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. 2015 Dec 10;16:278.
doi: 10.1186/s13059-015-0844-5.

MAST: A Flexible Statistical Framework for Assessing Transcriptional Changes and Characterizing Heterogeneity in Single-Cell RNA Sequencing Data

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Free PMC article

MAST: A Flexible Statistical Framework for Assessing Transcriptional Changes and Characterizing Heterogeneity in Single-Cell RNA Sequencing Data

Greg Finak et al. Genome Biol. .
Free PMC article

Abstract

Single-cell transcriptomics reveals gene expression heterogeneity but suffers from stochastic dropout and characteristic bimodal expression distributions in which expression is either strongly non-zero or non-detectable. We propose a two-part, generalized linear model for such bimodal data that parameterizes both of these features. We argue that the cellular detection rate, the fraction of genes expressed in a cell, should be adjusted for as a source of nuisance variation. Our model provides gene set enrichment analysis tailored to single-cell data. It provides insights into how networks of co-expressed genes evolve across an experimental treatment. MAST is available at https://github.com/RGLab/MAST .

Figures

Fig. 1
Fig. 1
Cellular detection rate correlates with the first two principal components of variation. The fraction of genes expressed, or cellular detection rate (CDR) correlates mostly with the a,c) first principal component (PC) of variation in the myeloid dendritic cells (DC) data set and mostly with the second PC in the b,d) mucosal-associated invariant T (MAIT) data set
Fig. 2
Fig. 2
Single-cell expression (log2-transcripts per million) of the top 100 genes identified as differentially expressed between cytokine (IL18, IL15, IL12)-stimulated (purple) and non-stimulated (pink) MAIT cells using MAST (a). Partial residuals for up-regulated and down- regulated genes are accumulated to yield an activation score (b), and this score suggests that the stimulated cells have a more heterogeneous response to stimulation than do the non-stimulated cells
Fig. 3
Fig. 3
Module scores for individual cells for the top nine enriched modules (a) and decomposed Z-scores (b) for single-cell gene set enrichment analysis in the MAIT data set, using the blood transcription modules (BTM) database. The distribution of module scores suggests heterogeneity among individual cells with respect to different biological processes. Enrichment of modules in stimulated and non-stimulated cells is due to a combination of differences in the discrete (proportion) and continuous (mean conditional expression) components of genes in modules. The combined Z-score reflects the enrichment due to differences in the continuous and discrete components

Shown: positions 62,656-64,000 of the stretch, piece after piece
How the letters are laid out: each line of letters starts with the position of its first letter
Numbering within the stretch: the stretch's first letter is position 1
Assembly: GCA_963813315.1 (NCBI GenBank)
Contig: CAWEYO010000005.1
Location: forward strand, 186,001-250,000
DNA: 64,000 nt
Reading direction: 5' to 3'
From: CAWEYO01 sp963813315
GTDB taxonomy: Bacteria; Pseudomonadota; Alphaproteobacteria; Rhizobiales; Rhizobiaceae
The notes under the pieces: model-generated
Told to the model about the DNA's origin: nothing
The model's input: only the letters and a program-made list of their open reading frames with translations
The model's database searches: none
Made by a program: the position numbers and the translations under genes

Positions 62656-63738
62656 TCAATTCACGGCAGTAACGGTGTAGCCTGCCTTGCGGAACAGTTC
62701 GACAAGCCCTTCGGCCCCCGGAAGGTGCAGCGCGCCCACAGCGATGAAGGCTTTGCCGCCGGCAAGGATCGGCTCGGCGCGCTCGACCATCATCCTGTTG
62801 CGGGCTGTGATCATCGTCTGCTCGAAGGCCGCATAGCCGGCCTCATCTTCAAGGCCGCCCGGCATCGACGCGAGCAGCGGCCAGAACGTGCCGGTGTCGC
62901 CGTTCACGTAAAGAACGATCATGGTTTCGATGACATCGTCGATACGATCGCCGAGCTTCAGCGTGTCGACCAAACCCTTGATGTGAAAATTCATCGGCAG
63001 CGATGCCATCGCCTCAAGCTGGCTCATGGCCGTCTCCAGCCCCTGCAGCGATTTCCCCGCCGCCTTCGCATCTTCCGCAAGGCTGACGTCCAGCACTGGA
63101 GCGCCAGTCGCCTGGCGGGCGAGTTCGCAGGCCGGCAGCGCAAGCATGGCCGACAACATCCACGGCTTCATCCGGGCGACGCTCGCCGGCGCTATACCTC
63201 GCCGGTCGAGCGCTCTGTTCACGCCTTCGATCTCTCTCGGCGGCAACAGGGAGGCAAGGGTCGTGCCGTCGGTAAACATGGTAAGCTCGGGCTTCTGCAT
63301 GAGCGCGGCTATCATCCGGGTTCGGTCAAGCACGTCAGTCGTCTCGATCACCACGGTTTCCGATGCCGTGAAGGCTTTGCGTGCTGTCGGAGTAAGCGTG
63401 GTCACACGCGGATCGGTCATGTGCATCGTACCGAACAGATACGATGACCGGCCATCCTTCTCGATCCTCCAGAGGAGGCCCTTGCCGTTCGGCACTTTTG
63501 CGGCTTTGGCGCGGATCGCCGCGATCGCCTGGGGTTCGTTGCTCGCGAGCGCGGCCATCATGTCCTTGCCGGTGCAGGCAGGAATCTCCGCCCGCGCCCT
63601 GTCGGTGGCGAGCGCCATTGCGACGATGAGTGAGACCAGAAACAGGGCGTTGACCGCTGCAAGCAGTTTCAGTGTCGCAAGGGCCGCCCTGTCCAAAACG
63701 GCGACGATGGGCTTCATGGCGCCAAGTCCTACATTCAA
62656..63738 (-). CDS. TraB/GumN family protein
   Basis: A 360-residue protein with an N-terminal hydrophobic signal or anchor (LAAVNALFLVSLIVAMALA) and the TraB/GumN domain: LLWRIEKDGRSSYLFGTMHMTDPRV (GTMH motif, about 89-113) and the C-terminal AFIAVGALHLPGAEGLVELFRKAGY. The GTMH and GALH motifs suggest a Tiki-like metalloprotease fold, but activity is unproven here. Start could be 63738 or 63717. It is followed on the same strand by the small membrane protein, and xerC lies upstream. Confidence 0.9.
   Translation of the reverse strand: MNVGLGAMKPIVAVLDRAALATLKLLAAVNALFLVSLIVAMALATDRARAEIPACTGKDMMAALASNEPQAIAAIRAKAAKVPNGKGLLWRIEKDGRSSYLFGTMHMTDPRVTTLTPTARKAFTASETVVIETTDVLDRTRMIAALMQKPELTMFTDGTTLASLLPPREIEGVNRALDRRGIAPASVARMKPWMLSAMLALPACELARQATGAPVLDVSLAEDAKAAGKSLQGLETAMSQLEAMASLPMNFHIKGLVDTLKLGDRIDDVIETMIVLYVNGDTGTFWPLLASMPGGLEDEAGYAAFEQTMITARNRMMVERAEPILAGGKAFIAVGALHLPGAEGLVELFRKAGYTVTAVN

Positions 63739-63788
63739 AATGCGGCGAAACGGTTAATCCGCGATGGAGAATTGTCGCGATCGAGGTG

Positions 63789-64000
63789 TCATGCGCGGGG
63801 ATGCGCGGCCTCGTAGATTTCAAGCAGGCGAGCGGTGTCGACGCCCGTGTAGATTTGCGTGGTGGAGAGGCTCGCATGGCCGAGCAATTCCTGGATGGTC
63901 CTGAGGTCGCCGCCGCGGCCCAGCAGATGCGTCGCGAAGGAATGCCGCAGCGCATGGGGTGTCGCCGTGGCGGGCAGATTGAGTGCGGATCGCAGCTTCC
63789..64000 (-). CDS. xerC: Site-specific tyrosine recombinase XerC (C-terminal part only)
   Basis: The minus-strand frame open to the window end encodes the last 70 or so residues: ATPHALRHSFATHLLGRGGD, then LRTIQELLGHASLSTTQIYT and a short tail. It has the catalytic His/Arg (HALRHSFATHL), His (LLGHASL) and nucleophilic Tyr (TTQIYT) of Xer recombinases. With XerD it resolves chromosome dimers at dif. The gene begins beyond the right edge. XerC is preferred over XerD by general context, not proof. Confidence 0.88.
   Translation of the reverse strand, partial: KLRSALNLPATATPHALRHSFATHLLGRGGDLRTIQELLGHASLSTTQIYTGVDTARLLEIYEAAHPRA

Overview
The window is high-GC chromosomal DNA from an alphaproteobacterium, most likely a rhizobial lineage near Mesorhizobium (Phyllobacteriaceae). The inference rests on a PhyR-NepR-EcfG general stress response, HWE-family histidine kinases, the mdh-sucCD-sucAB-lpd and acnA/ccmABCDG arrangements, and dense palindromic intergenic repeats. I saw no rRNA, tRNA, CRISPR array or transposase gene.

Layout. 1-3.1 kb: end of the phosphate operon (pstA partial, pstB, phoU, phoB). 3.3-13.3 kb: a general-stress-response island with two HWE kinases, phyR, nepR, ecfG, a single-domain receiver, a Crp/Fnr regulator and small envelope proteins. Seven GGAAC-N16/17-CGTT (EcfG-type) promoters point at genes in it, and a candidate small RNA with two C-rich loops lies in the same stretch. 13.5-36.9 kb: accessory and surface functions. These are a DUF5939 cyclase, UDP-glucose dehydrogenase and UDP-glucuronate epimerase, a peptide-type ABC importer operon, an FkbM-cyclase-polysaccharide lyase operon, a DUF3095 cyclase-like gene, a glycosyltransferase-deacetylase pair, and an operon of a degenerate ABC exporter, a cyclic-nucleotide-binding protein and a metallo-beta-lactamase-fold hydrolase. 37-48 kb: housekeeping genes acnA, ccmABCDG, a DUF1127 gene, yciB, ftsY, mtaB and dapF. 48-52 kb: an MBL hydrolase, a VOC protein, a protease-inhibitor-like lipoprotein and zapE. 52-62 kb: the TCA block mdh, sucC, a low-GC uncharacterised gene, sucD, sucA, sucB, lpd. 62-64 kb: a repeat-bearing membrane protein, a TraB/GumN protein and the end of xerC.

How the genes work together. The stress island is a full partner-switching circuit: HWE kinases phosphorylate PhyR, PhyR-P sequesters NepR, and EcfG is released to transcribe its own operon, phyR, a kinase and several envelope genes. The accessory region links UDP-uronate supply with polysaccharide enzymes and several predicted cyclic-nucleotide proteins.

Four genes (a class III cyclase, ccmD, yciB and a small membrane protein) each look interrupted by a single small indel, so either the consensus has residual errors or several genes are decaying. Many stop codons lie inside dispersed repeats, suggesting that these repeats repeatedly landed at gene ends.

Fig. 4
Fig. 4
Gene–gene correlation (Pearson’s rho) of model residuals in non-stimulated (a) and stimulated (b) cells, and a principal components analysis biplot of model residuals (c) on both populations using the top 50 marginally differentially expressed genes. As marginal changes in the genes attributable to stimulation and CDR have been removed, clustering of subpopulations in (c) indicates co-expression of the indicated genes on a cellular basis. PC principal component
Fig. 5
Fig. 5
Module scores (a) and decomposed Z-scores (b) for single-cell gene set enrichment analysis for lipopolysaccharide (LPS)-stimulated myeloid dendritic cells (mDC data set), using the mouse gene ontology (GO) biological process database. The change in single-cell module scores over time for the nine most significantly enriched modules in response to LPS stimulation are shown in (a). The “core antiviral”, “peaked inflammatory,” and “sustained inflammatory” modules are among the top enriched modules, consistent with the original publication. Additionally, we identified the GO modules “cellular response to interferon-beta” and “response to virus,” which behave analogously to the core antiviral and sustained inflammatory modules. No GO analog for the “peaked inflammatory” module was detected. The majority of modules detected exhibited enrichment relative to the 1 h time point (thus increasing with time). The “early marcher” cells identified in the original publication are highlighted here with triangles. We show the top 50 most significant modules (b). The combined Z-score summarizes the changes in the discrete and continuous components of expression
Fig. 6
Fig. 6
Principal components analysis biplot of model residuals (a) and gene–gene correlation (Pearson’s rho) of model residuals (b) by time point for lipopolysaccharide-induced myeloid dendritic cells (mDC data set) using 20 genes with the largest log-fold changes, given significant (false discovery rate q < 0.01) marginal changes in expression. Principle component 1 (PC1) is correlated with change over time. The two “early marcher” cells are highlighted by an asterisk at the 1 h time point. Correlation structure in the residuals is increasingly evident over time and can be clearly observed at the 6 h time point compared to the earlier time points

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